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Stalking PDF icon


Stalking is a complex crime that is often misunderstood and underreported. Although the first stalking law was not passed until 1990, all 50 states and the District of Columbia currently have stalking laws. The statutes vary widely, however, and lack a common definition of stalking. Unlike other crimes that are defined as an incident, stalking is a course of conduct that may comprise individual acts that may—in isolation—seem benign or noncriminal. Knowledge about stalking has developed significantly, and research continues to yield important insights about the crime. Yet only three major national studies of crime have looked at stalking. The most recent, the newly published National Intimate Partner and Sexual Violence Survey (NISVS), provides data on the national scope and magnitude of the crime. This study supports earlier findings about its seriousness, expands our awareness of its prevalence, and underscores that more women than men are victimized by stalking.

For more on stalking, visit our Stalking Resource Center.

  • Chart: Stalking victims by sexDuring a one-year period, 6.6 million people ages 18 or older in the United States were stalked.[1]
  • At some point in their lives, 16 percent of women and 5 percent of men have experienced stalking victimization in which they felt fearful or believed that that they or someone close to them would be harmed or killed. Of stalking victims, 76 percent were female and 24 percent were male.[2]
  • At least 53 percent of female and 35 percent of male victims were stalked before the age of 25.[3]
  • Chart: Stalking victimization by sexTwenty percent of female and 7 percent of male victims reported having experienced stalking as a minor (between the ages of 11 and 17).[4]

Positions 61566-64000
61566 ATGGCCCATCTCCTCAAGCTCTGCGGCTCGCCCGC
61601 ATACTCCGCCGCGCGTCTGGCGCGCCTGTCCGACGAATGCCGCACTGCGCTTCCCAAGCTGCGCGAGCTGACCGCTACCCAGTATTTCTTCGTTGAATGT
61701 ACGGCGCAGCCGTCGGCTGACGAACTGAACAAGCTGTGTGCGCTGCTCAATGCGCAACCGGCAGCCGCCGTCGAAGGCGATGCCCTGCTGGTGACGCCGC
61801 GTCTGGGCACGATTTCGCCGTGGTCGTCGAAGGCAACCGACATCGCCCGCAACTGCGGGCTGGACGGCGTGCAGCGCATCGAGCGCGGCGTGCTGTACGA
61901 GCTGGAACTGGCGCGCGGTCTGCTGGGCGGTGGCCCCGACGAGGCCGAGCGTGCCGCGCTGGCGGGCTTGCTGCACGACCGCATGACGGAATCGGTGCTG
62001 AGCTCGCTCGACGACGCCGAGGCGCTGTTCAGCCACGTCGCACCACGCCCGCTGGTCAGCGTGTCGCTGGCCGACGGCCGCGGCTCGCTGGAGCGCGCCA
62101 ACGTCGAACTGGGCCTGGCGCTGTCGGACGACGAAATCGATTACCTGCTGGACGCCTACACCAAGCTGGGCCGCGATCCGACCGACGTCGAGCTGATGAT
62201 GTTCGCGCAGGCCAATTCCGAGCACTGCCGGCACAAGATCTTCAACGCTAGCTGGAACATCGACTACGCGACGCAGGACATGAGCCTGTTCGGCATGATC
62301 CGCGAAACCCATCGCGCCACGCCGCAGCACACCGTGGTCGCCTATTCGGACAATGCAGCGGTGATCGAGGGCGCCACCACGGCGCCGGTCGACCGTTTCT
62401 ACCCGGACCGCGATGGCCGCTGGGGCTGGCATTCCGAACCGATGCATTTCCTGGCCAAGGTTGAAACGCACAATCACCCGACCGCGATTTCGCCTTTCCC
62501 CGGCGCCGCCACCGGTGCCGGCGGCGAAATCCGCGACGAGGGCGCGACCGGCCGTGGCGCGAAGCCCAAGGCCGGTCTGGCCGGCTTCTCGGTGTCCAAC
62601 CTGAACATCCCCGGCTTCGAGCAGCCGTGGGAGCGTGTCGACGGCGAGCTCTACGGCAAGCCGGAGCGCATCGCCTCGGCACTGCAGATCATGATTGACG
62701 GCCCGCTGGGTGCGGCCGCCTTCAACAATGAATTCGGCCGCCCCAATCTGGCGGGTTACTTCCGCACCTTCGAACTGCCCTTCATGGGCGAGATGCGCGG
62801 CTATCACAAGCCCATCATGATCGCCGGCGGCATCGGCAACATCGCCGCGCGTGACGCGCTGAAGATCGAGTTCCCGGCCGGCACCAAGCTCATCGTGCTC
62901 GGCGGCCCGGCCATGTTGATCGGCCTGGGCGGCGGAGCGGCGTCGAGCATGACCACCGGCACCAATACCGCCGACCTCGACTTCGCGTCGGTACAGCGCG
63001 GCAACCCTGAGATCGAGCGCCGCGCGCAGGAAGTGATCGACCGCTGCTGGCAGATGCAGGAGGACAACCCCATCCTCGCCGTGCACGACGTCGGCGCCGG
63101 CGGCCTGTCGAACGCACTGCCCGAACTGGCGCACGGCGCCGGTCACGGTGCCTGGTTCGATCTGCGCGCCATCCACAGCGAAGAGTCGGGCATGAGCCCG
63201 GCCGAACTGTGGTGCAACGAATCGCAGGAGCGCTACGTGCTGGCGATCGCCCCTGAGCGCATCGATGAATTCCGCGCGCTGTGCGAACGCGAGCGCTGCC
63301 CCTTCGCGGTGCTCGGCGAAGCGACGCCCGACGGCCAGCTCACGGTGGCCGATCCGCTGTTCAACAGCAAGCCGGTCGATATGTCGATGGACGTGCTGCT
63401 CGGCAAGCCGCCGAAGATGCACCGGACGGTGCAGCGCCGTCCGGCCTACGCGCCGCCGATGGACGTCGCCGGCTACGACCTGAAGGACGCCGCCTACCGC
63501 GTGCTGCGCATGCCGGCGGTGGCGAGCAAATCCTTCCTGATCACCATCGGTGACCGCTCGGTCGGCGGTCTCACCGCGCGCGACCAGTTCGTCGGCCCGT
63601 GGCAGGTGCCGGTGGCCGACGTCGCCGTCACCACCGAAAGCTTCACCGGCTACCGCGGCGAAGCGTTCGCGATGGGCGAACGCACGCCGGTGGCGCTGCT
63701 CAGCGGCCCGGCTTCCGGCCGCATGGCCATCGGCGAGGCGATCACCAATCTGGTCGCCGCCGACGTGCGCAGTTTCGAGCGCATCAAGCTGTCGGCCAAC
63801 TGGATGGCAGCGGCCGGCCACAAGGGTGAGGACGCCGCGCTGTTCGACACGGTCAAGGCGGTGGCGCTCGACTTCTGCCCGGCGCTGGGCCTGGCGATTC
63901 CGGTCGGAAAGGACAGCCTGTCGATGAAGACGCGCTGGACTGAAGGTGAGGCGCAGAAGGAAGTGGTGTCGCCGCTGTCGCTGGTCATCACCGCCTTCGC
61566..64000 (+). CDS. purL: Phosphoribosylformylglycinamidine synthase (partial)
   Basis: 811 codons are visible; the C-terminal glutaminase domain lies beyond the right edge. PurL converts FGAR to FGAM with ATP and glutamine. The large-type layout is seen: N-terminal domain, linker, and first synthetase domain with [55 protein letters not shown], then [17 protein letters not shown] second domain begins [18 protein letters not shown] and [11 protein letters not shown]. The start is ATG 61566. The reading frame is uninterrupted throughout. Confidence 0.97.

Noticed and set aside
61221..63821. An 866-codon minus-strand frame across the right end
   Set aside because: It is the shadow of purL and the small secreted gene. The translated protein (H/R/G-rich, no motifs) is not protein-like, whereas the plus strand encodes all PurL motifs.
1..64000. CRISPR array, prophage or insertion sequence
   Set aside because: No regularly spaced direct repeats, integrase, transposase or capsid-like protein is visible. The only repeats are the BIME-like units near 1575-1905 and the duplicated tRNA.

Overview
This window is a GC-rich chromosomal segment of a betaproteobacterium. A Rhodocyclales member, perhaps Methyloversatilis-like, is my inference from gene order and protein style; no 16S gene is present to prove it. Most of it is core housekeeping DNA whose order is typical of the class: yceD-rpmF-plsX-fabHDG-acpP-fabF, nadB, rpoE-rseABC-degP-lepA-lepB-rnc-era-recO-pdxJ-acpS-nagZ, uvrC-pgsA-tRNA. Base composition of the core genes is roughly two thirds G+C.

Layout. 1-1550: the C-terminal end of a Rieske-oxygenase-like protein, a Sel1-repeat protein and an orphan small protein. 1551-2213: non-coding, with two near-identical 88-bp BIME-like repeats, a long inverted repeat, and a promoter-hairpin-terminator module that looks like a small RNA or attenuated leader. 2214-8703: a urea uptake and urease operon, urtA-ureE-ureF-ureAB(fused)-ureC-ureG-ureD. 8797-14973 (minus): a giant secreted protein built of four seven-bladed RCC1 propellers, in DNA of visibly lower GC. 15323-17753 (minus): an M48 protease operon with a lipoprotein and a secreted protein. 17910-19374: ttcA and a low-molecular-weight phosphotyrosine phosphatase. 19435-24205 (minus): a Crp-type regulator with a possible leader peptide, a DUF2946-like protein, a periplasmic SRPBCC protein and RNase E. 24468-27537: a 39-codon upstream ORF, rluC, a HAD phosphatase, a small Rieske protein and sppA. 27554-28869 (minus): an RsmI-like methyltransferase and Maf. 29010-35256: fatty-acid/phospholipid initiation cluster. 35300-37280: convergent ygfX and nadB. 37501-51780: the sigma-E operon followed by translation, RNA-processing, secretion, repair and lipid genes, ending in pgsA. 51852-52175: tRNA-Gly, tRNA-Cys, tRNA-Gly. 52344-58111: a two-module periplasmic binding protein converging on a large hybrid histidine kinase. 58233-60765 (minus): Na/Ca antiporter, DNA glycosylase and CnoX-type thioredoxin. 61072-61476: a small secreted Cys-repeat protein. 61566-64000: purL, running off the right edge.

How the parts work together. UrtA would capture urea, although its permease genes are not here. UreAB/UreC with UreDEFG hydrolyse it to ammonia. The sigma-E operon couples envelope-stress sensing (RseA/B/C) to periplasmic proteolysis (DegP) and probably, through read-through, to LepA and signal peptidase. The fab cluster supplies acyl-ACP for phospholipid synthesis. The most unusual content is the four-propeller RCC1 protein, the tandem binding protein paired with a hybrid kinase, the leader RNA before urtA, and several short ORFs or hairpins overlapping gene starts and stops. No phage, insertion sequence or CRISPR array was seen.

• Of female stalking victims, 83 percent reported having been stalked by a male perpetrator, and 9 percent by another female. For male victims, however, 44 percent reported having been stalked by a male, and 47 percent by a female.[5]
  • Of women who reported having been stalked during their lifetime, 31 percent are multiracial non-Hispanic women, 23 percent are American Indian or Alaska Native women, 20 percent are black non-Hispanic women, 16 percent are white non-Hispanic women and 15 percent are Hispanic women.[6]
  • Chart: Female stalking victims by race and ethnicityIn the lifetime reports of stalking among female victims, 66 percent were stalked by an intimate partner, while 13 percent were stalked by a stranger.[7]
  • Women who are victimized by an intimate partner are more likely to experience a combination of stalking, physical violence, and rape (13 percent of such victims), or stalking and physical violence (14 percent of such victims), than stalking alone (3 percent of such victims).[8]
  • Of male stalking victims, 41 percent were stalked by an intimate partner while 19 percent were stalked by a stranger during their lifetime.[9]
  • Stalking victims took a variety of protective actions, including changing their day-to-day activities (22 percent), staying with family (18 percent), installing call blocking or caller ID (18 percent), changing their phone number (17 percent), and changing their e-mail address (7 percent).Chart: Victims' protective actions taken against stalker[10]